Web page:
This research project critically examines ‘toxic expertise’, the contested politics of making scientific claims about the health impacts of toxic pollution. Toxic expertise has a double meaning: scientific expertise about the effects of toxic pollution, and the toxic nature of expertise that is used to justify a lack of corporate social responsibility. The research focuses on the global petrochemical industry as a significant but controversial source of toxic pollution, with unequal regulations and risks across different countries and populations. Debates about the global petrochemical industry reflect conflicting interests between jobs, prosperity, and health. This research contributes to interdisciplinary social scientific research on science and technology, environmental justice movements, and the uneven geography of capitalism. In particular, it develops sociological arguments that scientific ‘expertise’ is inherently political and socially constructed. This mixed method comparative research will be conducted in three stages. The first stage will examine toxic expertise in the leading global petrochemical companies and environmental non-governmental organisations in Western Europe, North America, and China. The second stage will focus on in-depth case studies in the United States and China, two of the top petrochemical producers in the world. The third stage will develop an international public resource of toxic expertise to address practical challenges of capacity and scale inherent within both dominant and citizen-led epidemiology, by developing accessible information and tools for understanding, monitoring, and reporting toxic pollutants and their health impacts. The project offers the first systematic sociological analysis of the global petrochemical industry in relation to environmental justice, responding to calls within critical social science for the democratisation of science which highlight the need for greater accountability and transparency.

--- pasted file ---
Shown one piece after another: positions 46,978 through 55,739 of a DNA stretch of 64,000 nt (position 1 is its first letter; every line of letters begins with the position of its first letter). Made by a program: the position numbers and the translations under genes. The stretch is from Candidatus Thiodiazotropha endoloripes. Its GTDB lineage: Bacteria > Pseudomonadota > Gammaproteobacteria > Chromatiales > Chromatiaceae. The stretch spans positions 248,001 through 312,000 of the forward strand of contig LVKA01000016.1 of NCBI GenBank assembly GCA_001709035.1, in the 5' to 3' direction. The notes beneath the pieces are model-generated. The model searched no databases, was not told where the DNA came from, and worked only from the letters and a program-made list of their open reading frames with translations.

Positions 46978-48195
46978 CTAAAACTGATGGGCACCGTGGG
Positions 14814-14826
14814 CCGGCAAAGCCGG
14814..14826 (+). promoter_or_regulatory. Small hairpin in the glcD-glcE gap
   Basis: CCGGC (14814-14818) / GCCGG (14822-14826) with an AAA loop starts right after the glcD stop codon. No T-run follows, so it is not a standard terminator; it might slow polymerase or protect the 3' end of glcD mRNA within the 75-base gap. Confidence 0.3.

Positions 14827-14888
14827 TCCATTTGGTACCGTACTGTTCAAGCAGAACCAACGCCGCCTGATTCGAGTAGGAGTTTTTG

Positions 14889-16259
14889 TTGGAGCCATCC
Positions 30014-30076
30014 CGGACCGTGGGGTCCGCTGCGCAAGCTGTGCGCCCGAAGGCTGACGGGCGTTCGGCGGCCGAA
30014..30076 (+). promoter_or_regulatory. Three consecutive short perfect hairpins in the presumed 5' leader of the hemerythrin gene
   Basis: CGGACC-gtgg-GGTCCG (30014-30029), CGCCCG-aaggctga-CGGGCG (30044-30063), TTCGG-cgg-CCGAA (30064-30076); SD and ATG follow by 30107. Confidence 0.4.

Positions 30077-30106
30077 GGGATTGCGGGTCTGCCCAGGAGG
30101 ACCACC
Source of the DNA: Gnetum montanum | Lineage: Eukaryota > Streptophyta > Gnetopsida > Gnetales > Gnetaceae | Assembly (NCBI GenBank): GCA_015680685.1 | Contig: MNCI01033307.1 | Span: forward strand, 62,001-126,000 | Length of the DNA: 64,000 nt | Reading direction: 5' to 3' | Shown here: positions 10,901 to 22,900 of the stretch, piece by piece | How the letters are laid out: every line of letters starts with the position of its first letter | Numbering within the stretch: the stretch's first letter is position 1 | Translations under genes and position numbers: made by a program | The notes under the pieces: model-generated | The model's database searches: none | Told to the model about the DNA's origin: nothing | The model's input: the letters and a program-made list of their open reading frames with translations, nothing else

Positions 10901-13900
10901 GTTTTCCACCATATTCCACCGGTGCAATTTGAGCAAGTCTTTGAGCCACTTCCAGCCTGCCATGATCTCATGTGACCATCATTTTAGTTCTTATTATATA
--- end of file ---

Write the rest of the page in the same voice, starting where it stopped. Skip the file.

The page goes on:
Fields of science
Call for proposal
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